Ofsted: Unofficial exclusions used too readily to deal with special needs pupils
Schools have "too readily" used unofficial, illegal exclusions to deal with pupils that have special needs, inspectors have warned.
Youngsters with special educational needs and disabilities (SEND) are more likely in general to be excluded or absent from lessons than their peers, according to a new Ofsted report.
And an "alarming" number of parents said they had been asked by schools to take their child home, in addition, or instead of suspending them.
Under a new Code of Practice introduced in England three years ago, local areas - including councils and health authorities - have a duty to identify and meet the needs of SEND children, up to the age of 25.
But Ofsted's report found that even in some areas that have implemented this Code well, not enough is being done to deal with school exclusions among these youngsters.
"Children and young people who have SEND were found to be excluded, absent or missing from school much more frequently than other pupils nationally," it said.
"Even in some local areas that had implemented the Code of Practice well, leaders did not have appropriate plans to deal with the levels of exclusion for these pupils."
The report added: "School leaders had used unofficial exclusions too readily to cope with children and young people who have SEND.
"Across nearly all local areas inspected, an alarming number of parents said that some school leaders asked them to take their children home. This was in addition, or as an alternative, to fixed-term exclusions. It is illegal."
Pupils with a statement of special educational need or with SEN support at primary, secondary and special schools in England were permanently excluded on 3,285 occasions in 2015/16, government figures show, while those without SEN were expelled 3,405 times.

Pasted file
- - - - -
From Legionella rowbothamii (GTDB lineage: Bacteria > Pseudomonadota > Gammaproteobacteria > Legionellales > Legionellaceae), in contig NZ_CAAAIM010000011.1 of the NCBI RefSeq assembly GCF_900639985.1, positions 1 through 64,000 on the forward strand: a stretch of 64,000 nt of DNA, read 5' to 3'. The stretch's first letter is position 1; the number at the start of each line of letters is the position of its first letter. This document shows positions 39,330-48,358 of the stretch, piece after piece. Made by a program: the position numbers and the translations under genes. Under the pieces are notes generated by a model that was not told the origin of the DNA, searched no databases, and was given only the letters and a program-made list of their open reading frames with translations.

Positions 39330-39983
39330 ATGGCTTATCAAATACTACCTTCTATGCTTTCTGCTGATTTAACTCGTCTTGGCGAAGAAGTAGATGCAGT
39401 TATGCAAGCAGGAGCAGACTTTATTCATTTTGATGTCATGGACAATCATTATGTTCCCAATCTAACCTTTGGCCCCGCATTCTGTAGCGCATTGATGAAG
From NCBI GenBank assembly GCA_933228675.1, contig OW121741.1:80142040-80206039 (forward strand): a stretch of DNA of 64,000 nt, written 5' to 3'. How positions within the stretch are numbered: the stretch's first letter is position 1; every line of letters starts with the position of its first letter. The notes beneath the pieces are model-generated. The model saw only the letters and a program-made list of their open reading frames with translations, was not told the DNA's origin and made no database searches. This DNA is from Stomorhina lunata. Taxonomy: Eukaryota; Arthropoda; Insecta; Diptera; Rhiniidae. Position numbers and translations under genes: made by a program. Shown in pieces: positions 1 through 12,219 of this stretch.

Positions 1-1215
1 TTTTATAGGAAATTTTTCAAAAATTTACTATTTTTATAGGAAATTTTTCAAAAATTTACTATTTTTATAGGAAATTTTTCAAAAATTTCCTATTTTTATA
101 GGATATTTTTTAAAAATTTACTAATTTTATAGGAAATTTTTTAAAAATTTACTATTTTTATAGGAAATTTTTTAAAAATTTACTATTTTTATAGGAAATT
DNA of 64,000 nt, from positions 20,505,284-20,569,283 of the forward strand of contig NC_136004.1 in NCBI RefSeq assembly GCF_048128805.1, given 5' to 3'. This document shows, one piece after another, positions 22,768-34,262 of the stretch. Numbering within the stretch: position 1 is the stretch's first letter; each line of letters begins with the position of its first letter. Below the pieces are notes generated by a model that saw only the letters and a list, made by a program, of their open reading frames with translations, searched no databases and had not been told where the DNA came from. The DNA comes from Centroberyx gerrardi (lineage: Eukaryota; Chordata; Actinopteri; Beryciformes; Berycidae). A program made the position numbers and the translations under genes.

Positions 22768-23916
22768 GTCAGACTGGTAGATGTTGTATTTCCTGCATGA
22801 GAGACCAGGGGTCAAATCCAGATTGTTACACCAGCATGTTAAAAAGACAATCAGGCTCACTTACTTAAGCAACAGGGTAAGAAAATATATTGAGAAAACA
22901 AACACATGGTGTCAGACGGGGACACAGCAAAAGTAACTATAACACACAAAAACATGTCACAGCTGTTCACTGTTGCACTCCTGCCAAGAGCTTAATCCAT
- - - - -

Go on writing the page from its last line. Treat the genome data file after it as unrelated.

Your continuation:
SEN youngsters were also given fixed-term exclusions on 158,355 occasions, while those without were suspended 181,010 times.
Around 1.24 million (14.4%) of pupils in England have a special educational need, Department for Education figures show.
Alison Worsley, director of external affairs at Ambitious about Autism, said: "These findings are troubling as they point to a worrying number of schools breaking the law.
"Sadly Ofsted's findings are not surprising - we estimate that 26,000 children and young people with autism were unlawfully excluded last year and as a result denied a basic right to education.
"Ofsted's report highlights the scale of the problem - we now need strong action from decision makers, including a robust reporting system, that will hold schools to account and clamp down on the practice of illegal exclusions."
Children's minister Robert Goodwill said: "Our guidance is clear that any decision to exclude a pupil should be lawful, reasonable and fair.
"While exclusion can be used as a sanction for schools to deal with poor behaviour, permanent exclusion should only be used as a last resort, in response to a serious breach, or persistent breaches, of the school's behaviour policy."
The Government has announced an exclusions review.